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  Kartika Tamara Liotard (GUE/NGL).(NL) Madam President, the Committee on Agriculture and Rural Development’s animal welfare strategy includes a couple of good points, but under the current proposal, a great many animals will be left out. I therefore added two points, in an alternative resolution, which Parliament approved by a large majority previously.

In other respects, the resolution is identical to the Paulsen report. The first addition is a limit of eight hours for animal transport. When animals are being transported to the slaughterhouse, it must not last an unnecessarily long time. More than a million citizens have put their signature to this. The European Food Safety Authority (EFSA) is in favour of shorter transport, and a majority of this House also advocates this. I hope that Members will therefore also vote in favour on Wednesday.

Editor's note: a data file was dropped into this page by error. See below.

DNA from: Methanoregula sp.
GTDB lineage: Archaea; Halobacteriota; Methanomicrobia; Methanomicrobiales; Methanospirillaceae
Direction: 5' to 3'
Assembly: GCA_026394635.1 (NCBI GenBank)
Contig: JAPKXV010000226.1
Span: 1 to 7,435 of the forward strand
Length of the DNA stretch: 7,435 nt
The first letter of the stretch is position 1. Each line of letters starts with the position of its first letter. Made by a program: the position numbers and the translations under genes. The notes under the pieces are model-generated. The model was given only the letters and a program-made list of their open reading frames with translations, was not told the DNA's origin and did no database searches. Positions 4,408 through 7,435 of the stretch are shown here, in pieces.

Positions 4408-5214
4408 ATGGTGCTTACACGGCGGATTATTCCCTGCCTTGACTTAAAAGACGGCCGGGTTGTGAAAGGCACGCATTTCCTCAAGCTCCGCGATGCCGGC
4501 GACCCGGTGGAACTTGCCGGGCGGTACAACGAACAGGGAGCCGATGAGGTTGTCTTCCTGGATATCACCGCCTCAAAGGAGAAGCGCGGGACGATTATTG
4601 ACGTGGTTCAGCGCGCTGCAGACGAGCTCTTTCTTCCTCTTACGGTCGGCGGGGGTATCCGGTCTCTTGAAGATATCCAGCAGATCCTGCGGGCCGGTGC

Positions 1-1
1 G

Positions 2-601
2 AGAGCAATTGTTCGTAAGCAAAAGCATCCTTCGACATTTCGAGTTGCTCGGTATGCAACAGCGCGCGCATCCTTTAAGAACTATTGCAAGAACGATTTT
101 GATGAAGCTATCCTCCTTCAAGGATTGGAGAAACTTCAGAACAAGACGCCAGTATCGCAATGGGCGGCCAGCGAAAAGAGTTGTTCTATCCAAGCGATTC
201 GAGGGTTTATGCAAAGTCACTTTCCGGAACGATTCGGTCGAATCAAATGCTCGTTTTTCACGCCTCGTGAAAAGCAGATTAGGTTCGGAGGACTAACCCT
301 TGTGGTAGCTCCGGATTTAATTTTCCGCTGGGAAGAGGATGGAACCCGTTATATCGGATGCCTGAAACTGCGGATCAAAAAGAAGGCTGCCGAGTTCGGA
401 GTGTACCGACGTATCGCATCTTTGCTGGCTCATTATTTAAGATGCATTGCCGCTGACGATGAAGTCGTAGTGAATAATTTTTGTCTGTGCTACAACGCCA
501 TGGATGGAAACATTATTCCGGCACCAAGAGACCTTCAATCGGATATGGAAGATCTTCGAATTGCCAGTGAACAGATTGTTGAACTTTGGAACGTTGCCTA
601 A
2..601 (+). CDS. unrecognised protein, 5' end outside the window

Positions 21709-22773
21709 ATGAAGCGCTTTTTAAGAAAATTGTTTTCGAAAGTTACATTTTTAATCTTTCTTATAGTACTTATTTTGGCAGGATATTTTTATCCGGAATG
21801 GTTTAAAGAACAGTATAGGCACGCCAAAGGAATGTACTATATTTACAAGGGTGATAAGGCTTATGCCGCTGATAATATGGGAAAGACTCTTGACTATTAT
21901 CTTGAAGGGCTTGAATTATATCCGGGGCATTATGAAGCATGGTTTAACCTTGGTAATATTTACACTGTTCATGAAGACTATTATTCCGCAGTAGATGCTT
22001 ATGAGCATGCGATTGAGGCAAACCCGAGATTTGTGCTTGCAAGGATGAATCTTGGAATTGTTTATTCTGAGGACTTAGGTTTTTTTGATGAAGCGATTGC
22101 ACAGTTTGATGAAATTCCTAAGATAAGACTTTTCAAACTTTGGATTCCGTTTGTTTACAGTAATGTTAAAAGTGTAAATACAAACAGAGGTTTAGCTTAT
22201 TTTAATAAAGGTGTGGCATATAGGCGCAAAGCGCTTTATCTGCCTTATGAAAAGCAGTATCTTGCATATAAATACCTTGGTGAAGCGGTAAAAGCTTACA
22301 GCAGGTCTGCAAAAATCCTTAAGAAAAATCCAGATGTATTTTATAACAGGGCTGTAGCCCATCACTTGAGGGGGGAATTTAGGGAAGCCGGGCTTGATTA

The second addition is a ban on products from cloned animals and their offspring. Cloning shows total disregard for the dignity of animals. Over 90% of all cloned animals are not born alive, or are born critically ill. Not many citizens want that kind of food. Parliament has previously shown its united opposition to cloning, and Wednesday is the last chance to send out a signal. Please vote in favour of the alternative resolution.

 
  
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  Janusz Wojciechowski (ECR).(PL) Madam President, I would like to congratulate Ms Paulsen on a very good report. Ms Paulsen, you have approached this difficult subject with great sensitivity, but also with a large dose of realism. The measures you have proposed are very practical and to the point. I would like to highlight three issues.